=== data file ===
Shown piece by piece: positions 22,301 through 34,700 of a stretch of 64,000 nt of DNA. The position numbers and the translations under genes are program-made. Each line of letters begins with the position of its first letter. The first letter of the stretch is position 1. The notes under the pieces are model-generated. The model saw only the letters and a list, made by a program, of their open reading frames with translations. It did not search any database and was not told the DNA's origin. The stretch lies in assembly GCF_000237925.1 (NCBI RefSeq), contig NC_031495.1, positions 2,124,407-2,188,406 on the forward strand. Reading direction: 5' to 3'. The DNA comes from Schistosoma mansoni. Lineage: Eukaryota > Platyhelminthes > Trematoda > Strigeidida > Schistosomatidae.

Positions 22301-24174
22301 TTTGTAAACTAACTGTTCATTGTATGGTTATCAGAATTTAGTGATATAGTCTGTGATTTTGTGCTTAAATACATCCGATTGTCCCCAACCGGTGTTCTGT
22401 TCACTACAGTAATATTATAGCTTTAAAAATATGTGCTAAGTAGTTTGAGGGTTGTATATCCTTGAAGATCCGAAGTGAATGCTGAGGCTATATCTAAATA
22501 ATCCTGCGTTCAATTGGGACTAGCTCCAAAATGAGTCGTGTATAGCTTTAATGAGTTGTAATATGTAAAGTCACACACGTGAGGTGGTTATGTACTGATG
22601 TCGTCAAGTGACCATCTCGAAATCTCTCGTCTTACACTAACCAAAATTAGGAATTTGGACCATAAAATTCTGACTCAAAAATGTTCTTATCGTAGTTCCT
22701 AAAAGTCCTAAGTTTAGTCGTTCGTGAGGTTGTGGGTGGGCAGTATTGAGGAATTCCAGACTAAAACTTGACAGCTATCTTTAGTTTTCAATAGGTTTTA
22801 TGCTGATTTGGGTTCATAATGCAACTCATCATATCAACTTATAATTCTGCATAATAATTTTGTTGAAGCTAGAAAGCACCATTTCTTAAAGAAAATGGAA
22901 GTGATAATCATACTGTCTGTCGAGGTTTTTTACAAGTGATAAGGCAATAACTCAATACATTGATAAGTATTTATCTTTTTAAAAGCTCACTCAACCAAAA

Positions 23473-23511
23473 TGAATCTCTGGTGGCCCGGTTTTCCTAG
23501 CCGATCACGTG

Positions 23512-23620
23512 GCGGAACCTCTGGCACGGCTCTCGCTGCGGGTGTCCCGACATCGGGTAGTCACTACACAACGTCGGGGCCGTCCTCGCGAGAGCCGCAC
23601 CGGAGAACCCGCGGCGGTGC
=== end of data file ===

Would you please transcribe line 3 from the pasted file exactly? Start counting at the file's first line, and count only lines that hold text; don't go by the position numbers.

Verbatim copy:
22301 TTTGTAAACTAACTGTTCATTGTATGGTTATCAGAATTTAGTGATATAGTCTGTGATTTTGTGCTTAAATACATCCGATTGTCCCCAACCGGTGTTCTGT